CD Title: Remember Shakti: The Believer & The Heart Of Things: Live In Paris
Record Label: Verve
Musicians: Remember Shakti (John McLaughlin : guitar / Zakir Hussain : Tabla
/ U. Shrinivas : mandolin / V. Selvaganesh : kanjira, ghatam, mridangam)
Live In Paris (John McLaughlin : Electric/Acoustic Guitars / Dennis Chambers
: Drums / Matthew Garrison : Bass / Otmaro Ruiz : keyboards / Victor
Williams : Percussion)
Review: Hot on the heels of a global tour, Verve has put forth 2 CDs
representing the wide scope of John McLaughlin's music, from his
ground-breaking explorations with Shakti, to his electric flair on a live
stage in Paris.
Remember Shakti : The Believer, revisits, with McLaughlin and original
member Zakir Hussain (son of Ustad Allarakha , himself a tabla virtuoso) the
sessions recorded between 1975-1977 which put McLaughlin on the map (again)
as an innovator for his successful mixture of jazz/fusion and Indian
traditional music. It was these sessions whose influence lie in McLaughlin's
experience as a disciple of Sri Chinmoy, and a tribute to McLaughlin's
belief that musical boundaries could truly be eliminated between any
cultures and genres. His deep exploration of Indian culture, music and
spirituality took in deep into the heart of of its power, and without fail,
McLaughlin relayed this power through the instrument he knew best.
Joined by U. Shrinivas and V. Selvaganesh (replacing original members L.
Shankar and T.H. Vinayakram), the Shakti experience again makes a
significant musical statement. Even for first-time listeners of Shakti, the
unlikely mix of McLaughlin's airy-edgy guitar sound and the wonderful tabla,
mandolin and ghatam sounds incredibly natural; McLaughlin and mandolinist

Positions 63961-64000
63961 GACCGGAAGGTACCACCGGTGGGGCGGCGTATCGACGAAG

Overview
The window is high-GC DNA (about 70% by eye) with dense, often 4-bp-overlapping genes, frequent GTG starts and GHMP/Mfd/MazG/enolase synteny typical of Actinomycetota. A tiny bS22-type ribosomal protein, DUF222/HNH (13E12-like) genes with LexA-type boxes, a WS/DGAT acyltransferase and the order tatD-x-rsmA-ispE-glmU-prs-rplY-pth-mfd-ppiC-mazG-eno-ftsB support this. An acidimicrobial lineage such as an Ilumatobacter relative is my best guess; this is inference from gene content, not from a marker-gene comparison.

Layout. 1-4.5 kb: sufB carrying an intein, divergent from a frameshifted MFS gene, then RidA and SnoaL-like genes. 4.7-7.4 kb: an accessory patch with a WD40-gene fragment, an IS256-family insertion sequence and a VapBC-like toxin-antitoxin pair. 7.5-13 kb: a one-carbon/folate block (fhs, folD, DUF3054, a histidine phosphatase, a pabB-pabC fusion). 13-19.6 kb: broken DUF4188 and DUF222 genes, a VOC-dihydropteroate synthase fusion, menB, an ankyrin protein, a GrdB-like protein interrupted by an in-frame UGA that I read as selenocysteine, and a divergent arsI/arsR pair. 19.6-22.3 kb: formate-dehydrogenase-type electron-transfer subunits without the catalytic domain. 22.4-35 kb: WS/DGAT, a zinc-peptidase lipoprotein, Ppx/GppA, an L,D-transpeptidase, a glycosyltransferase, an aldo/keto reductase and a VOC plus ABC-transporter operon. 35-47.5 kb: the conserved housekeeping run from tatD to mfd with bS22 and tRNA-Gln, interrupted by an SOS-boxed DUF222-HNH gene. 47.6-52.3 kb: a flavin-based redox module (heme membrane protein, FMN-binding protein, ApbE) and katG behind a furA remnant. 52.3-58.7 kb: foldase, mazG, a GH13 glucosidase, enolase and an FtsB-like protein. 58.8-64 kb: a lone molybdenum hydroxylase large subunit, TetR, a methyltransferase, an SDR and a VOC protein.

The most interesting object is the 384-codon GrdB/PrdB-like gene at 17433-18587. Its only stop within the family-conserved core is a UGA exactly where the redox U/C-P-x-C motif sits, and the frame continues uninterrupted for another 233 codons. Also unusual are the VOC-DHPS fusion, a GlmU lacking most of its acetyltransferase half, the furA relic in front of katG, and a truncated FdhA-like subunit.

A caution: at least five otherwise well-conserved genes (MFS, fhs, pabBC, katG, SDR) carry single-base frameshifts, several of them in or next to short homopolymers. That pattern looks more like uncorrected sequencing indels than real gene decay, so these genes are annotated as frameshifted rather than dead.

Shrinivas share Eastern lines with interludes of McLaughlin's thick chord
voicings. More pronounced in this setting, McLaughlin's freeform lines and
quick phrasing resemble those of a tar (traditional Eastern/Middle-Eastern
stringed instrument) sound than the guitar, making him more capable in this
setting than any player of his kind.
The energy of this recording is simply fantastic ; you can get lost in the
almost singular voice that the 4 players manage to create, and the sounds
here contain that same seductive power and energy characteristic of
traditional Indian music.
McLaughlin is the chameleon here; as opposed to what you may think, this
isn't the jazz/fusion McLaughlin we all know, blowing lines over a
background - his time exploring the spiritual and musical side of Indian
Culture over a quarter century ago are apparent here, and his lines are so
authentic to the setting that you would swear the Englishman grew up in
6 tracks at an average of almost 14 minutes a piece are no disappointment.
Shakti is well worth being remembered, and even beyond remembrance, this
recording displays reinvention.
Continuing in the vein of McLaughlin LIVE comes Live In Paris : The Heart Of
Things, featuring a cast of powerhouse players : Dennis Chambers on drums is
a given, and the subtle virtuoso Matthew Garrison is a perfect addition,
along with Otmaro Ruiz on keys Gary Thomas on sax, and Victor Williams on
percussion. Recorded roughly a year after the October 1997 release of the
same name, the new lineup adds energy and flair to cuts from its
predecessor, with the addition of songs previously not featured on the
Skeptics may be weary of another LIVE record, especially based on a previous
one, but hey, it's John McLaughlin, and like all great improvisers and
composers of his time, even familiar material never sounds the same twice in
the hands of master musicians. Most people will pay good money to see the
same artist twice on the same tour, even at the same venue, so consider this
the second night of a concert you wish you were at.
And the winner is : You can't really compare 2 releases that depict
different sides of the same artist, yet you can have your choice. The Shakti
experience (especially for those who haven't heard it) is one worth
exploring, as it's different from anything you may have heard. John
McLaughlin fans will not even blink at the thought of owning Live In Paris,
but if you have your fair share of McLaughlin live catalog, and don't feel
the need to own more, then save your money for a concert ticket for his